Nope. Not unconscious. Not dreaming. Still awake.
As I stared, the rabbit stopped shaking and lay bleeding in my hand while only five feet away stood a small, darkly tanned boy dressed in these bizarre leather britches and holding another spear exactly like the one I was holding, except it didn't have a bloody rabbit attached. He kept his spear pointed right at me. Right at my heart. Nope, not a dream. Definitely not a dream.
At first, I just stood there, shaking. I was befuddled for sure. I mean, who does this happen to? Not me. At least it had never happened before. I soon figured out he wanted his rabbit. I sure as heck didn't want it. By the way, I wasn't talking dumbstruck for the first time in my life.
Slowly, I pulled the spear point from the rabbit, a really gross, I mean really, really gross experience, and laid the rabbit on the ground. I held onto the trowel and the spear, for some unknown reason, and said, "Take it, it's yours," while pointing to the rabbit, which was now quite dead. The boy just stood there staring and pointing that huge spear at me. Never even blinked.
I thought about running. I am pretty good at running, but not much else as far as athletics. I'm tall for my age, a blue-eyed blonde, just like good ol' Dad. But something of a geek, I think I told you that already. I mean, what chance did I have against a spear throwing Indian! Yes, I knew he was an Indian, didn't know what period, but I should have from the type of projectile point. But no time to think about such details now.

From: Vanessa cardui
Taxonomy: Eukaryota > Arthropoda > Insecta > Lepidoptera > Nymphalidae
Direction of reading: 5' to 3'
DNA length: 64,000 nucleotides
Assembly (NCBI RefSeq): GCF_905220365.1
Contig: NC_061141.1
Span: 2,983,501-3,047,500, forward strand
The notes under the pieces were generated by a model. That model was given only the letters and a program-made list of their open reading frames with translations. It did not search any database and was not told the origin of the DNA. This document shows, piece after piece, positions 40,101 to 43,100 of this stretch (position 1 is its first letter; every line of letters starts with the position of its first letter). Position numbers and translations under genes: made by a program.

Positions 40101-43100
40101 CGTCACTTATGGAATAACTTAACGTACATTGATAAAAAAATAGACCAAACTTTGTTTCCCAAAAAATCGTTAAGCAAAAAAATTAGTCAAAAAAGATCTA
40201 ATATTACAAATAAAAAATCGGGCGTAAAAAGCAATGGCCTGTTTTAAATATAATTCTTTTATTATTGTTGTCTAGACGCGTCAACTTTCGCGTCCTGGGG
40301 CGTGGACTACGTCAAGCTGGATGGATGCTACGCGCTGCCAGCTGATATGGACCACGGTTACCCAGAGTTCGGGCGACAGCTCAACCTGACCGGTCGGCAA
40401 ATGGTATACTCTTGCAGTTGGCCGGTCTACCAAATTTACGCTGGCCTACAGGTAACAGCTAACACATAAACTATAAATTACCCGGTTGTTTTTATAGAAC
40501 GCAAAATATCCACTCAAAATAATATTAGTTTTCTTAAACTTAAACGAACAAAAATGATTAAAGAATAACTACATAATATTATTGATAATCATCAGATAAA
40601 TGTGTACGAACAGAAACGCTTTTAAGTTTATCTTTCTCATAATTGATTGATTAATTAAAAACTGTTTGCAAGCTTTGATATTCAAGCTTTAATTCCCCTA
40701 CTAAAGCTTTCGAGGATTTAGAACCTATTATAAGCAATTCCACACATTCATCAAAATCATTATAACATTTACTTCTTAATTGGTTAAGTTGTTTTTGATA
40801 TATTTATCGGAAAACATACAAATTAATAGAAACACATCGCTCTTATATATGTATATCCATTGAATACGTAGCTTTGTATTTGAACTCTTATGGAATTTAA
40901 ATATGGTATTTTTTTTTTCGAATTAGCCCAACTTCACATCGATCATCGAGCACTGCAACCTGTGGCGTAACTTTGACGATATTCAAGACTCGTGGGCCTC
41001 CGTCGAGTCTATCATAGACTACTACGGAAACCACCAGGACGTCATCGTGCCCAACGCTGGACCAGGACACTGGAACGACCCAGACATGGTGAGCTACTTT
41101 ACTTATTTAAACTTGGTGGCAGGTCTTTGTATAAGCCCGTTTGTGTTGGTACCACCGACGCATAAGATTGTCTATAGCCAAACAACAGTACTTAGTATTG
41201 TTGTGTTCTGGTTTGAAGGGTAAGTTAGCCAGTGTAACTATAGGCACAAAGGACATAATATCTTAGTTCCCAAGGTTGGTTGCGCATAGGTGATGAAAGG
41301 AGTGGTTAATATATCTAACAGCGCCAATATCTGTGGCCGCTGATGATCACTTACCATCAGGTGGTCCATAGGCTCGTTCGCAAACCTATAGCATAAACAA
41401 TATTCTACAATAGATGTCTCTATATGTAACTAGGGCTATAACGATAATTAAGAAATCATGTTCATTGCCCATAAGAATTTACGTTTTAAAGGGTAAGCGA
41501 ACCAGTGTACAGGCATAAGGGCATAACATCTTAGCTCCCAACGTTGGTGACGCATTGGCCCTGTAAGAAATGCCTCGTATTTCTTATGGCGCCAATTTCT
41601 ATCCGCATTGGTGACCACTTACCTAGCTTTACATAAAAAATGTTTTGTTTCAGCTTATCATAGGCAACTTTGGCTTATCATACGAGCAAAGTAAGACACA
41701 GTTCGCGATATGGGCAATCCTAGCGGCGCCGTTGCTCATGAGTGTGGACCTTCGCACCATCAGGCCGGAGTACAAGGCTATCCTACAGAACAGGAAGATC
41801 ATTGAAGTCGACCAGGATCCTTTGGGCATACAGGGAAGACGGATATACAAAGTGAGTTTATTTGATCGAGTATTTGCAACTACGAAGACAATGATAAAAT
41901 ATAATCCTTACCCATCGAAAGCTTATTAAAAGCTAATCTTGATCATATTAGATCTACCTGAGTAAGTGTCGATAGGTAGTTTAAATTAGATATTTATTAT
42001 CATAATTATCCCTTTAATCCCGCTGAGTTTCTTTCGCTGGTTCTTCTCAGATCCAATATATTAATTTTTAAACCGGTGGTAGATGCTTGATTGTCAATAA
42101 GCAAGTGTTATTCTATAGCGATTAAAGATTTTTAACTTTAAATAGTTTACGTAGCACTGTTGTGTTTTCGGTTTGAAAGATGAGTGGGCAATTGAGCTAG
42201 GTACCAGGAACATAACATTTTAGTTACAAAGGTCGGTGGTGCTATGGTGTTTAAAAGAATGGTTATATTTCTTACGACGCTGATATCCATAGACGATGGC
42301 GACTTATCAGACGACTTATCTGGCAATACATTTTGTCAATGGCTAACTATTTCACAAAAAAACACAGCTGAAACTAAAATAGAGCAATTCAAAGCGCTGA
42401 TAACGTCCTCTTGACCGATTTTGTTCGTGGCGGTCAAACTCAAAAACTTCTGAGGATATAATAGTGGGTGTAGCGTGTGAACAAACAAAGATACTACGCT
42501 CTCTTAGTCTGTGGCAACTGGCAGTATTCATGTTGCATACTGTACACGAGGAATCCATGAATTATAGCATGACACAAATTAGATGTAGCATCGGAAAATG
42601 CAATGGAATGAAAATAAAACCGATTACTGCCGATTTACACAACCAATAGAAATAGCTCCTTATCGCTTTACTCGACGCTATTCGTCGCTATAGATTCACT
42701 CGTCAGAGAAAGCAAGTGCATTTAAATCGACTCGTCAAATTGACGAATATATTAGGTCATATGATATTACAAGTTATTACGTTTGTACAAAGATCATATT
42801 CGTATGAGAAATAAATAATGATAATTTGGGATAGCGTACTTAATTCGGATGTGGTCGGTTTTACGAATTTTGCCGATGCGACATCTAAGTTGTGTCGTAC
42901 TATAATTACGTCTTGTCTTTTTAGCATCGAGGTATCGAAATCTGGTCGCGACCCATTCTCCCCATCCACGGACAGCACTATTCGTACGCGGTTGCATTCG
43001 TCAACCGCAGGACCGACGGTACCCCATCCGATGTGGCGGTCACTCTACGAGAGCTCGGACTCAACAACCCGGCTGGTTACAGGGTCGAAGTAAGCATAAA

It looked longer and sharper each time I looked at it, the spear that is. It was impossible not to look at it. I tried. But every time I decided to concentrate on his face instead of that spear point, my mind shouted "WHY IS HE POINTING THAT THING AT ME?" I wanted to cry "MOM." But if I was unconscious, and those girls in tiny bikinis had come over from the pool to see what all the excitement was about, I didn't want to sound like some scared babbling crybaby. I was still hoping for unconscious. Much less scary than what was happening.
For what seemed like ages, we both stood there facing each other. He holding a spear pointed at me, and me holding a spear covered in blood and Mom's trowel, with a dead rabbit on the forest floor at my feet. We must have been quite a sight, since by now both of us were shaking. Finally, I decided to try offering him the rabbit again. After all, I was quite sure he had killed it. Besides, he looked hungry and more than a little threatening with that gigantic spear in his hand.